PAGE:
What really makes the poem so powerful are the elements Poe uses. First he sets the scene, “Once upon a midnight dreary, while I pondered, weak and weary, Over many a quaint and curious volume of forgotten lore-…” already it’s clear that it is late at night and a man is weak and tired trying to ease his sorrow by reading old books of “forgotten lore” (DiYanni 1173). Then the poem goes on to tell that there is a tapping at his chamber door. When he opens the door he is surprised to find, “Darkness there and nothing more” (1173). He whispers into the darkness “Lenore,” hoping that his lost love had returned, but all that was heard was, “an echo [that] murmured back the word, ‘Lenore!’”(1173). Angered and perplexed, he turns back into his chamber, suddenly there is a loud tapping at the window lattice. H.
. middle of paper.
DiYanni, Robert. "Chapter Seventeen, The Raven." Literature: Reading Fiction, Poetry, and Drama. 6th ed. Boston: McGraw-Hill, 2007. 1173-175. Print.
Magistrale, Tony. "The Art of Poetry." Student Companion to Edgar Allan Poe. Westport, Conn. ;London: Greenwood, 2001. 39-41. Print.
Meltzer, Milton. ""The Raven" - and Fame." Edgar Allan Poe: a Biography. Brookfield, CT: Twenty-First Century, 2003. 105-16. Print.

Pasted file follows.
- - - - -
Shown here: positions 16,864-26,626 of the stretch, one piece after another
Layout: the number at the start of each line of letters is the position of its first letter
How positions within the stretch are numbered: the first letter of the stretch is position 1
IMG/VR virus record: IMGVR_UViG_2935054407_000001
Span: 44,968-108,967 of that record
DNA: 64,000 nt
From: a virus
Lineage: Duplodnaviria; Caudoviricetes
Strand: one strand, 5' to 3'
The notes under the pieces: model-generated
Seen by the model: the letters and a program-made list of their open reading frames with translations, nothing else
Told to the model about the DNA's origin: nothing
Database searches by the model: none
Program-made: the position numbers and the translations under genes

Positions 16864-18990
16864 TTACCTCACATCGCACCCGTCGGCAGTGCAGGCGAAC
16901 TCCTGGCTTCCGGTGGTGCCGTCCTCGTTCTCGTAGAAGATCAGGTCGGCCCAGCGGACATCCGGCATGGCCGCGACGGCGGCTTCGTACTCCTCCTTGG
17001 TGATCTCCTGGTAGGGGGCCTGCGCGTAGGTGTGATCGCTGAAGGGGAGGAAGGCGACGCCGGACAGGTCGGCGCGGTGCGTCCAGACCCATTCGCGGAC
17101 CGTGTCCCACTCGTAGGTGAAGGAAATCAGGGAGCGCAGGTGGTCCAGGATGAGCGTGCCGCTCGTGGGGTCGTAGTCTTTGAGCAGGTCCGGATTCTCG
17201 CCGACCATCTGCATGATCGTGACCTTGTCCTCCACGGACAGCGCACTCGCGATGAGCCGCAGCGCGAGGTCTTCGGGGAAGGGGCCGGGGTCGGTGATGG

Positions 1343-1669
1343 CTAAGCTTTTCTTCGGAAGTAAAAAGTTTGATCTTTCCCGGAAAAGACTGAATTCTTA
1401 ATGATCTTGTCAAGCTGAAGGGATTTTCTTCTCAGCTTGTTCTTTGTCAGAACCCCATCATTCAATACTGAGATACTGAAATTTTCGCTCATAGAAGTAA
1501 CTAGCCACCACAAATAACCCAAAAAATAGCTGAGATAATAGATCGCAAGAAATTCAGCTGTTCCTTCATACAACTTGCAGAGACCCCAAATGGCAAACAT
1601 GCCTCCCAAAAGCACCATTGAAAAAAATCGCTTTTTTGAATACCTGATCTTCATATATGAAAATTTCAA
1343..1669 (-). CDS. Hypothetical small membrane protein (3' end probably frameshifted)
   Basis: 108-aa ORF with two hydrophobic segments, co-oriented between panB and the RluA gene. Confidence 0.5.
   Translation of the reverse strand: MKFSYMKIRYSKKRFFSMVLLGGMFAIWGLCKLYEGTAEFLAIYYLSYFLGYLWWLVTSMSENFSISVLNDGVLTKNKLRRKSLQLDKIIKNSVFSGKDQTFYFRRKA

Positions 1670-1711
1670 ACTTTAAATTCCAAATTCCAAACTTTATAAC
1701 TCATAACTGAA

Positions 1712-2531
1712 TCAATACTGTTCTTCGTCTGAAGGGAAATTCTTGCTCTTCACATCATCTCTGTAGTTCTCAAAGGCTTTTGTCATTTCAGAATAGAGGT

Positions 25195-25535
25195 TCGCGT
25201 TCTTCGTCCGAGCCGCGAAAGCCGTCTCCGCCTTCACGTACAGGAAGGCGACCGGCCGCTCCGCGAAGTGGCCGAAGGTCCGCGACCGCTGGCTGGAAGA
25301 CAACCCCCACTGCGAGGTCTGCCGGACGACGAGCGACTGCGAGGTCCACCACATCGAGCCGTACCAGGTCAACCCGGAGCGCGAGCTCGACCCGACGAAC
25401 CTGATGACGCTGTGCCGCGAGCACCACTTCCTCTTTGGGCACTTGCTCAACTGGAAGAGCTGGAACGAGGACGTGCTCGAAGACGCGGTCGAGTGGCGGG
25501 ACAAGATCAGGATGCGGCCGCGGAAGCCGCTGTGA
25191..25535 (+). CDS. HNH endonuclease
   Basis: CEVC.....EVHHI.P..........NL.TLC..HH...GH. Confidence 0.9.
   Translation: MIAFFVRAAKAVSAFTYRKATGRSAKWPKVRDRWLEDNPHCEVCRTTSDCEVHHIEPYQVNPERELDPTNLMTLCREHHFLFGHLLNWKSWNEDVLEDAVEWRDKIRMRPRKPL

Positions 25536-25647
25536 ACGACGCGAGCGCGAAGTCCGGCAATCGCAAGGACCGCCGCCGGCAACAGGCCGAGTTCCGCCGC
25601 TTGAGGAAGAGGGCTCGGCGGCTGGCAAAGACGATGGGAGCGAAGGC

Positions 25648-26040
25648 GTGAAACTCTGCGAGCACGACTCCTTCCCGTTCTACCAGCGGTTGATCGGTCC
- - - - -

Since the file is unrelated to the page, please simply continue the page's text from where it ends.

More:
"Poe, Edgar Allan (1809 - 1849) - Credo Reference Topic." Credo Reference Home. Web. 13 Feb. 2011.
Quinn, Arthur Hobson. and Shawn Rosenheim. "New York- "The Raven" and Other Matters." Edgar Allan Poe: a Critical Biography. Baltimore (Md.): John Hopkins UP, 1998. 405-50. Print.
"The Raven." Wikipedia, the Free Encyclopedia. Web. 13 Feb. 2011.
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Literary Analysis Essay The Raven
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Summary: A short analysis of Edgar Allen Poe's "The Raven," this three page paper discusses the use of such literary devices as rhyme, rhythm, meter and symbolism to effectively convey a tone of mystery and fear.
Edgar Allen Poe's journey into the realm of death, fear and the macabre, "The Raven" is an exploration into the loneliness and despair associated with the loss of a loved one. Through the clever use of rhyme, meter, imagery, symbolism and word choice, Poe catapults us into a world of sinister images, morbid predilections and unearthly machinations. We are, at once, submerged in the pulsing, driving force of supernatural fear as only Poe is able to create. And with every use of the haunting refrain "Nevermore," upon which the chilling cadence of this poem is built, Poe transforms a story steeped in remorse and sorrow into a tale of preternatural mystery and suspense.